Intel has released its latest four-socket and eight-socket Broadwell-EX processors into the wild this week, which follows on the heels of the dual-socket Broadwell-EP chips the company launched at the end of March. The new chip family, known as the Xeon E7-8800/4400 series, are destined for scale-up servers running applications with prodigious appetites for memory and processor cores.
In today’s datacenters, those applications are doing things like real-time analytics, large-scale data mining, and in-memory computing. In most cases, that equates to enterprise work, but increasingly big datasets are driving HPC users to adopt the same sort of technology. And this is occurring across a number of high performance domains, including finance, earth sciences, genomics and other data-demanding science workloads.
To do this sort of work, most HPC users will just settle on the less capable, and considerably less expensive, dual-socket Xeon E5 processors, by loading up some of the E5 nodes with as much memory as they can accommodate. These “fat nodes” are often accelerated with SSD flash devices to further speed the data pipeline. Such fat nodes are typically embedded in a more conventionally configured HPC cluster, where they can be used preferentially for data-intensive workloads.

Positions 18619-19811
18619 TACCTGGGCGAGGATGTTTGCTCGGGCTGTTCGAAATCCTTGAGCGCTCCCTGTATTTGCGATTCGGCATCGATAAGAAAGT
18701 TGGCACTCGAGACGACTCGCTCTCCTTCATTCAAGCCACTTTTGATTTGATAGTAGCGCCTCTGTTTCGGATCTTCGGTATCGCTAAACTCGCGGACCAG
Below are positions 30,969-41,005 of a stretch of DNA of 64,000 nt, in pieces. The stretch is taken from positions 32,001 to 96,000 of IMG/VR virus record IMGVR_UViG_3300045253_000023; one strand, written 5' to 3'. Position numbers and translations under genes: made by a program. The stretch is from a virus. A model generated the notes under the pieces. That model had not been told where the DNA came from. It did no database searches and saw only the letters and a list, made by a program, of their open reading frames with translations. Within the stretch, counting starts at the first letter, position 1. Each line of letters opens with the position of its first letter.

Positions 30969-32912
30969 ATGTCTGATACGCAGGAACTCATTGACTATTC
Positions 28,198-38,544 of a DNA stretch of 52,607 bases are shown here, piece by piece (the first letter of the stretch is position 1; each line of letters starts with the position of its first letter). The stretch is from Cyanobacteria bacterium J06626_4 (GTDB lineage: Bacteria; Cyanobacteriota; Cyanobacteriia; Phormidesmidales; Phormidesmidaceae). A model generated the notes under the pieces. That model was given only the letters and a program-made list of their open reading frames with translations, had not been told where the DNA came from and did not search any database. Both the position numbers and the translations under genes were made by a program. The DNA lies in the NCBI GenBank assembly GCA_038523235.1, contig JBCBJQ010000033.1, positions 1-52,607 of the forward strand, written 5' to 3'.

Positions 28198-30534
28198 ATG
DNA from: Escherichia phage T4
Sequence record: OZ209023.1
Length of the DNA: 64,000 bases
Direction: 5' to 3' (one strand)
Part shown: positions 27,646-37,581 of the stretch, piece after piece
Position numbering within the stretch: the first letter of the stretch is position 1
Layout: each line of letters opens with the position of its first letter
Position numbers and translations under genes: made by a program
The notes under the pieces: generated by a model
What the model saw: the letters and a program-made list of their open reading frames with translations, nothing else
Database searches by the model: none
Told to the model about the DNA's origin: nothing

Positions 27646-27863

But the new Xeon E7 processors have some distinct advantages over the Xeon E5s for these types of applications. Foremost among these is memory capacity. The new Broadwell E7 will support up to 3TB of memory per socket (using the highest capacity 128GB DIMMs), which is twice the maximum capacity of the E5 technology and twice that of the previous generation E7. An eight-socket server using E7-8800 processors can reach 24TB, which will accommodate a lot of jumbo-sized datasets for in-memory computing. Even a four-socket server can manage 12TB when maxed out with RAM. E7 memory bandwidth is also significantly better than that of their E5 brethren, 102 GB/sec versus 76.8 GB/sec, respectively.
Theoretically all this can greatly speed up workloads like genomic analysis, which require a terabyte or more of working space per genome at run-time. For financial codes doing risk portfolio analysis, a larger and faster memory can provide more accurate and more timely intelligence for trading decisions. Oil and gas seismic analysis is another fertile area for big memory computing.